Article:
God uses everything to His Glory. I believe that. I don't always see it but I believe it.

So this year for Lent I am committing to two things for sure: no more pop and write a letter a week each to Grandad James and Aunt Loly. I think I'll add my folks this year and maybe my two sisters as well. Everyone loves real mail, right? And this is a great way to show love, I think.

Time to write a couple of letters!

Friday, February 19, 2010

Accountability post

I actually did ok on my first day:

I met all my daily exercise goals
I met my diet goals (w/exceptions written in)
I met my daily enjoyment goal w/ a "heart-healthy" beverage

This weekend's craziness is built in to my goals. I have a lock-in this evening, and for the next couple days everything will be haywire. But we are looking at long-term growth with my lenten goals anyway.

Thursday, February 18, 2010

Where I got the title....

Because as a child I got the words LINT and LENT mixed up. I thought Ash Wednesday was a day for chimney cleaning and the stuff in dryer and the day "catholics celebrated" were the same. Then I went to college and learned better. Strange things you learn in college...huh?

Lenten Goals

This year for Lent, I've decided to give up sugar. A time-honored tradition exists in the liturgy of the church of giving up things for the season of Lent in order to learn the discipline of self control, and to identify with the sufferings of Christ. I've never really done this before, but I've been convicted lately that I have an addiction that I need to address that's getting in the way of making God the #1 priority in my life.

I am addicted to sugar. Like many Americans, I do the high-low of sugar addiction. And those lows are low. They can impede my ability to concentrate and work. I would love to get out of this cycle. I crave the high, the energy, the general up-ness of sugar. The endorphin rush. Even just talking about it, I can feel how much I want sugar right now (and I'm only on Day Two).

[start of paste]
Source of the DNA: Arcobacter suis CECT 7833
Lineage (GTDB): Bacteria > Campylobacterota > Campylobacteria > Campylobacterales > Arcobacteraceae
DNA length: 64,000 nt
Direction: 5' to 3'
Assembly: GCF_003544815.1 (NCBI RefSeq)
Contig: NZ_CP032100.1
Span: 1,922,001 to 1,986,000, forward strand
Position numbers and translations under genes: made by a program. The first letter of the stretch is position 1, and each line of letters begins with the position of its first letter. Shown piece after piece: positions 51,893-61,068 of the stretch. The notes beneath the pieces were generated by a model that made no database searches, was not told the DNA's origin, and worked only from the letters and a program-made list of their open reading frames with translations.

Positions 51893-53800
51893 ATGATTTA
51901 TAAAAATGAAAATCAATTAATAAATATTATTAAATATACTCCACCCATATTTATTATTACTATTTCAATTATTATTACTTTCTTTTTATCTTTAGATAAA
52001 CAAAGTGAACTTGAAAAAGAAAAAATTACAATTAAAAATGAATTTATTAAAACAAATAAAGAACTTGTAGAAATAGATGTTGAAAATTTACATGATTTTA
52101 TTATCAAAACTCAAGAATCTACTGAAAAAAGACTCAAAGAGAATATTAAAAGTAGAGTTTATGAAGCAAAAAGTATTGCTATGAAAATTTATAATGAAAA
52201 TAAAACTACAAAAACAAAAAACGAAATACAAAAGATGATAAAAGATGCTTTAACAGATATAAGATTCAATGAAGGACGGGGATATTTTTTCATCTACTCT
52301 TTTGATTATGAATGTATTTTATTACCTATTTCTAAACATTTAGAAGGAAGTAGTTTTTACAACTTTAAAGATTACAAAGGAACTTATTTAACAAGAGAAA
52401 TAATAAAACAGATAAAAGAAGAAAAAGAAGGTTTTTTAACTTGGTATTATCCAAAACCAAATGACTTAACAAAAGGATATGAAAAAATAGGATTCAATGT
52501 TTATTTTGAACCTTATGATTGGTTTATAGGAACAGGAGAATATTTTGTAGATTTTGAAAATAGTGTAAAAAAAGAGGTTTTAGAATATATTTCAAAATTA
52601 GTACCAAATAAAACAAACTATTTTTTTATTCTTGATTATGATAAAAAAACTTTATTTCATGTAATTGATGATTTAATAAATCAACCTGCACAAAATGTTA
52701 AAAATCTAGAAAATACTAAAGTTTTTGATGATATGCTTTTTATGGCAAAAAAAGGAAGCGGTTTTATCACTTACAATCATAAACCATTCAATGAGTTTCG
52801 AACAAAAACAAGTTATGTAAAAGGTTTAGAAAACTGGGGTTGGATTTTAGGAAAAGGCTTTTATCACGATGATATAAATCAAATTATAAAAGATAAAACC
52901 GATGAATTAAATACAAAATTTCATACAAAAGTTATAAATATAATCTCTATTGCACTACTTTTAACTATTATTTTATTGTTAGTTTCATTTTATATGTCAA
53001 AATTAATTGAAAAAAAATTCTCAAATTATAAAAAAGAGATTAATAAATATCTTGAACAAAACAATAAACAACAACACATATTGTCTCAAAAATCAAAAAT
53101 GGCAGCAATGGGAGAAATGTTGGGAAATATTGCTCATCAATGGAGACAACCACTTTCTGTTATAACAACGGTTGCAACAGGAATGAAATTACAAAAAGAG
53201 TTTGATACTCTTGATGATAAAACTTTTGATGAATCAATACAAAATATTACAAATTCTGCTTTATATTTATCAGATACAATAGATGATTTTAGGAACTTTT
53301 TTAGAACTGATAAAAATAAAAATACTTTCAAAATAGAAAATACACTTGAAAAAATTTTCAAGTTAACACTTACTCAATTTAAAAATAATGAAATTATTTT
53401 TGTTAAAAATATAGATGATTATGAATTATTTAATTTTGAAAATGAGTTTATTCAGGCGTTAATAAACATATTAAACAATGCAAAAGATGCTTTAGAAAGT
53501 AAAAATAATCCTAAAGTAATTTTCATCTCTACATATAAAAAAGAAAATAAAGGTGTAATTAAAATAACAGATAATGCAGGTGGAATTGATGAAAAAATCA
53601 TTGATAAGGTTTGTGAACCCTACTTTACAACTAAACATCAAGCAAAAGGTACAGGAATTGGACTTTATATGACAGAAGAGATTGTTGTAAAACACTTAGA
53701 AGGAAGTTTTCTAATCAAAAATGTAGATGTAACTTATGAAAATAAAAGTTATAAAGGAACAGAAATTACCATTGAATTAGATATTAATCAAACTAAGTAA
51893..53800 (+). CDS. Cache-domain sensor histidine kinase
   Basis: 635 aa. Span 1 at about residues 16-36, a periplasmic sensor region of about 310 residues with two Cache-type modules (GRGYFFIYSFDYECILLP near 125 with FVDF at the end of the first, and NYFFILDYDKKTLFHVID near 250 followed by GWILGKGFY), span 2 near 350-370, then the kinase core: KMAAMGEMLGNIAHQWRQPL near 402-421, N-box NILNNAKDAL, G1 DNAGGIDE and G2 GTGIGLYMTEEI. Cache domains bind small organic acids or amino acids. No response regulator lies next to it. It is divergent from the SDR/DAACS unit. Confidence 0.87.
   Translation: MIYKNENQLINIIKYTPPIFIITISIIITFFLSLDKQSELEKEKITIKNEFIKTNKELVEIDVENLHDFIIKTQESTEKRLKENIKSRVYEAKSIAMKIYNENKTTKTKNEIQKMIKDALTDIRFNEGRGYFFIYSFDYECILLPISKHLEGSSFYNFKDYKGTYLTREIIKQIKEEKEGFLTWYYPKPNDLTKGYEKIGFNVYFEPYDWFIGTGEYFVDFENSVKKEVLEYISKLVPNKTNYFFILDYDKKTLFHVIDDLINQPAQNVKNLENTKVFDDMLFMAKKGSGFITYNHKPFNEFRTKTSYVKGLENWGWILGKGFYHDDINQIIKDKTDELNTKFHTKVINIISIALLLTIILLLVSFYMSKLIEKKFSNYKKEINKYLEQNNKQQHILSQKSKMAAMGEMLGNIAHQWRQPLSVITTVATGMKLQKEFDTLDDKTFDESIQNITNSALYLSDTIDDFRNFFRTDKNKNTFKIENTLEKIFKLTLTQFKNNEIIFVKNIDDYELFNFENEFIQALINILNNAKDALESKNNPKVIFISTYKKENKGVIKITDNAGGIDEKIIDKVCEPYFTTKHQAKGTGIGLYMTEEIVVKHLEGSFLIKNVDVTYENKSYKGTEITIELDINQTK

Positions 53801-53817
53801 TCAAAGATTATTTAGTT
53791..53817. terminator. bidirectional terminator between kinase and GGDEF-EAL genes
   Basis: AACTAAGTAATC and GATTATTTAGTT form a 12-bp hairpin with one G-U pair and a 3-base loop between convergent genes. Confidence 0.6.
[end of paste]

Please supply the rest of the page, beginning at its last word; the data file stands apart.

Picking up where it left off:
So I've decided to give up processed sugar of all kinds. I would love to give up all sugar, but that's just not reasonable for me. It's hard to throw a rock in your kitchen without hitting something that has high fructose corn syrup in it. But I'm going to be as careful as I can about that, as well. So my official goal is to avoid all sweets and sugars (sugar includes soda, coffee flavoring, non-fruit juices, all sugary drinks, all desserts--unless they are sugar free, and even then, I have to be careful about the HF-CS--all candy, chocolate, and baked goods). This is going to be intense for me. It's already been hard. But I think, with God's help, I can do it.

But since I'm doing one "abjuring", I thought I should do one "adding", too. So in addition to giving something up for Lent, I'm also adding something. I'm taking sugar out of my diet and putting fruit in. So I'm trying to eat 3-5 servings of fruit every day (not including juices, because most fruit juices are mostly sugar).

I'm also adding in a devotional reading, to support the changes I've made. I bought a Lenten Study on "freedom" that I will talk more about later. So my other addition is that I'm trying to do my one-day devotional reading every day of the 40 days until Easter.

God, please be with me. I will need it...

Lenten Quote

There is nothing more common among those of us who hang out in the company of the men and women that follow Jesus than using what everyone agrees is a good thing and essential to the kingdom of God to hide our sin.--Eugene Peterson (Tell It Slant, p. 57)


One of the things that I am always reminded of during Lent is my lack of belief in God's abundance. I believe in God's abundance toward me intellectually, but when it comes to feeling a sense of God's abundance deep in my heart I often fall short.

I eat too much because internally I doubt I will have the opportunity to taste something quite this good again. I need to tell myself that I will get to eat what I eat again, so I can savor what I have now and not overeat. I misuse my time because I don't trust I will have the opportunity to do the other things I am doing again. Often, I struggle in making a decision for work based on wondering about if a similar opportunity will ever arise.

One of the emotional issues I need to deal with in my Lenten journey has to do with my trust in God's provision and abundant gifts.